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Northeast snowstorm tops 40 inches in spots as gusty winds hamper cleanup

Heavy, wet snow pasted large parts of the interior Northeast in what has easily become the biggest winter storm of the season

Heavy rain and snow began falling across interior regions of the Northeast and New England on March 13 and is not expected to slow down for several days. (Video: The Washington Post)
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Heavy, wet snow pasted large parts of the interior Northeast with up to several feet of accumulation Monday night into Wednesday morning, in what has easily become the biggest winter storm of a below-average snow season in the Northeast.

As the storm departs, gusty winds and cold temperatures will continue to hamper cleanup efforts into Wednesday evening. Most roads that were closed during the peak of the storm have since reopened, but crews will probably be clearing snow in the hardest-hit locations over the next several days. Many schools and businesses remained closed.

In photos: Coastal storm slams Northeast with heavy snow, rain and strong winds

More than two dozen reports of snowfall in the two- to three-feet range have come in from high elevations of the Catskills, the Berkshires, the Worcester Hills and mountain locations into northern New England. New York, Vermont, Massachusetts and New Hampshire have all checked in with totals of three feet or more, with a maximum of more than 40 inches in New York.

There were massive differences in snow totals over short distances, often related to elevation but also enhanced by the development of intense snow bands. The big cities along the Interstate 95 corridor largely escaped significant accumulation, although Boston’s suburbs saw several inches fall and a coating or so was observed around the Big Apple.

The weight of the snow on trees and power lines, combined with strong winds, left as many as 350,000 customers without power Tuesday, according to About 175,000 customers were still in the dark Wednesday morning, primarily in New Hampshire and Maine.

After more than 1,000 flight cancellations Tuesday, mostly in Boston and New York, conditions were much improved but still far from normal Wednesday. Strong winds were causing flight delays of more than an hour at New York’s LaGuardia Airport on Wednesday morning, with dozens of cancellations reported in the Northeast as well.

In Goffstown, N.H., about 50 miles northwest of Boston, the roof of the New Hampshire Sportsdome collapsed under the weight of snow early Wednesday morning; no injuries were reported. About 15 inches of snow fell at that location.

Elsewhere, part of a tree barely missed crushing a child in New Hampshire and a barn collapsed in Dracut, Mass. A plane slid off a taxiway in Syracuse on Tuesday, with no injuries reported.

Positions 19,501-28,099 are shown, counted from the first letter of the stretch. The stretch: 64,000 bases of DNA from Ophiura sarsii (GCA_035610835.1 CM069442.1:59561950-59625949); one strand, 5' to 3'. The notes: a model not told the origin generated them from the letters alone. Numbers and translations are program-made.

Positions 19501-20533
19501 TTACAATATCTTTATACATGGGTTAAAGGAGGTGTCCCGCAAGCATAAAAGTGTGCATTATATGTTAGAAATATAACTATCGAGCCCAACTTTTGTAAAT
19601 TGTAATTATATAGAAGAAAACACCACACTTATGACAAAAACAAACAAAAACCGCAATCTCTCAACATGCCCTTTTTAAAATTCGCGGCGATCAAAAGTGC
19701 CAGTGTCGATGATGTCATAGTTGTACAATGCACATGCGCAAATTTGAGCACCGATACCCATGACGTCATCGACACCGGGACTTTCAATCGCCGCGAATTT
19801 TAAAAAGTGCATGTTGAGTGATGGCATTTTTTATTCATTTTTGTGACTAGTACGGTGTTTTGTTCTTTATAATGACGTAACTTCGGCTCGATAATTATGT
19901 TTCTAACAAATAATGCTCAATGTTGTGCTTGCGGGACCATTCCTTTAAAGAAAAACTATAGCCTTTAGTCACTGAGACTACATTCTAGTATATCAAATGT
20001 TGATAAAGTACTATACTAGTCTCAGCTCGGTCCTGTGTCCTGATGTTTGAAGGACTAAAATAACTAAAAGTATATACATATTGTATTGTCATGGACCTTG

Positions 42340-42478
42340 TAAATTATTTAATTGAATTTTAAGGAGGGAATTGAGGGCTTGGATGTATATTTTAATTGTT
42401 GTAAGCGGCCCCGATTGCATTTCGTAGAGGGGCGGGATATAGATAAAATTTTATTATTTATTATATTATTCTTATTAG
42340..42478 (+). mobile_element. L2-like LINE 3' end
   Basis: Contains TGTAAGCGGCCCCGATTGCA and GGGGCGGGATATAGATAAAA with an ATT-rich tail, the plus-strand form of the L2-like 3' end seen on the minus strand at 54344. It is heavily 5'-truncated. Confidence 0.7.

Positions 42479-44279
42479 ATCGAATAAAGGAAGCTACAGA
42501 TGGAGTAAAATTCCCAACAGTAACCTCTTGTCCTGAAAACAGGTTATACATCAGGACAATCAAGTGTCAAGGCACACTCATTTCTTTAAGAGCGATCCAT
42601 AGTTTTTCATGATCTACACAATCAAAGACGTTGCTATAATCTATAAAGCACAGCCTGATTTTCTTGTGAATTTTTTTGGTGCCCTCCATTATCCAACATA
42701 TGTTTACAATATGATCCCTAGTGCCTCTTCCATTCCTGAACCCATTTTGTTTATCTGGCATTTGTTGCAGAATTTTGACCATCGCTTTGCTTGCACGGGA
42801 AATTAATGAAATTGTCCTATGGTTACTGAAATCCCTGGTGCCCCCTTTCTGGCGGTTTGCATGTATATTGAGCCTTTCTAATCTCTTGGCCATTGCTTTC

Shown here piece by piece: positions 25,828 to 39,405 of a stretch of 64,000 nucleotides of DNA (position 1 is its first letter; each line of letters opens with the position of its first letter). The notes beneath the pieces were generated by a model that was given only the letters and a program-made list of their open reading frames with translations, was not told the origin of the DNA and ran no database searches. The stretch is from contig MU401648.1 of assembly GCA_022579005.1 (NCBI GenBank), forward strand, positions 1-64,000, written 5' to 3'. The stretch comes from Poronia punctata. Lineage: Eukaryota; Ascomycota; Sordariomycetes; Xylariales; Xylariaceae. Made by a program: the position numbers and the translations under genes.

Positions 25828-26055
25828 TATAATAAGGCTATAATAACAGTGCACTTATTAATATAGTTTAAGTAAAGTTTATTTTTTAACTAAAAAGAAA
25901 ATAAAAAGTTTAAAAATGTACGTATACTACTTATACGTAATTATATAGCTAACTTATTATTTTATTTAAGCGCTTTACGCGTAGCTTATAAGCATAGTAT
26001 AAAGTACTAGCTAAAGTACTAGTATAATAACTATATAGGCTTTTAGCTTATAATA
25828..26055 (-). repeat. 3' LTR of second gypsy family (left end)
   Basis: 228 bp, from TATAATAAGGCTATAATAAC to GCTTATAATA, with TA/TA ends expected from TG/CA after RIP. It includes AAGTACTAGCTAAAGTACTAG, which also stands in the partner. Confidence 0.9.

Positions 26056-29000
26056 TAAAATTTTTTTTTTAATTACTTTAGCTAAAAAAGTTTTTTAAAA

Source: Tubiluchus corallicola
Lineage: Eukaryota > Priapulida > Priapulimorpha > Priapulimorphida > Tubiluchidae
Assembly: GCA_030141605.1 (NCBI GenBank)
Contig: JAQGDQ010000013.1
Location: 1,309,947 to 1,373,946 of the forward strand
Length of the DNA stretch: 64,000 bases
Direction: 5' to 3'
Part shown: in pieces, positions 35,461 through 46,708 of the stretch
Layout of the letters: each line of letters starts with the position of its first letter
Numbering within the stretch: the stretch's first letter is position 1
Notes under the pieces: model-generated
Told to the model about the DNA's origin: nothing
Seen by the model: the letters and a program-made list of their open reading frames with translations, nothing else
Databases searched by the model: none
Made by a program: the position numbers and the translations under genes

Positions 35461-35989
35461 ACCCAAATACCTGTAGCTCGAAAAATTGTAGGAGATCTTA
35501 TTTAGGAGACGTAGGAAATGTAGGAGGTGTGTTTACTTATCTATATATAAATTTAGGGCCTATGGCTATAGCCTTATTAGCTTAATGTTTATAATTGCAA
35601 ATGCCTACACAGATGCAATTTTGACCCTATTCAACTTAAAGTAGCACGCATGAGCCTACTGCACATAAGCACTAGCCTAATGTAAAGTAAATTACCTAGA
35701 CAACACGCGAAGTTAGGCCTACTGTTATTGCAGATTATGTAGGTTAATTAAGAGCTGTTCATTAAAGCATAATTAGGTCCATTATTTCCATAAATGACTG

Snowfall totals ranged from a few inches to more than three feet. Below are the highest totals from the main states affected:

  • Beacon, N.Y. — 43 inches
  • Landgrove, Vt. — 40 inches
  • Colrain, Mass. — 36 inches
  • Peterborough, N.H. — 35 inches
  • Acton, Maine — 22 inches
  • Granby, Conn. — 15 inches
  • Starrucca, Pa. — 9.5 inches
  • High Point, N.J. — 9.3 inches

At lower elevations, snowfall totals were generally an inch to several inches. Snow accumulations decreased dramatically heading toward the coast, where temperatures were near or above freezing for much of the storm.

In addition to the snow, gusts were also impressive, thanks to a large pressure difference between the storm’s low-pressure center (984 millibars) and an area of high pressure over the Great Lakes (1,032 millibars). The greater the pressure difference between areas of high and low pressure, the stronger the winds.

The worst of the wind was a bit displaced to the east and south of the heaviest snow, which may have helped limit power outages somewhat. The highest gusts spanned from the Washington area, northeastward along and near the coast, and into New England.

Peak gusts near Boston and New York City were around 45 to 50 mph. Gusts topped 50 mph in Atlantic City, Baltimore and Provincetown on Cape Cod. In places that saw heavy snow accumulation, winds mainly topped out in the 40 to 50 mph range.

Flood warnings continue through late this week in parts of southeast Massachusetts and Rhode Island, including the Pawtuxet River near Providence. As much as 2.5 to three inches of rain fell in these areas before a changeover to snow late Tuesday. Flooding has mostly been minor, but water has crept over roads and into parks.

While accumulating snow has largely wound down, periodic snow showers remain possible in New England through Wednesday amid temperatures reaching highs in the 30s to around 40. Some spots will only see an additional half-inch or so of snowfall, while mountains in Vermont, New Hampshire and Maine could still pick up a few more inches.

Winds will also gust around 40 mph throughout the day, with some spots approaching 50 mph. This could lead to some additional outages in areas where heavy snow fell.

A brief warm up — and some rain — the next several days should melt off a good deal of the snow. Colder-than-normal air returns next week, and some models are hinting at the potential for another coastal storm around midweek, but forecast uncertainty is very high that far out.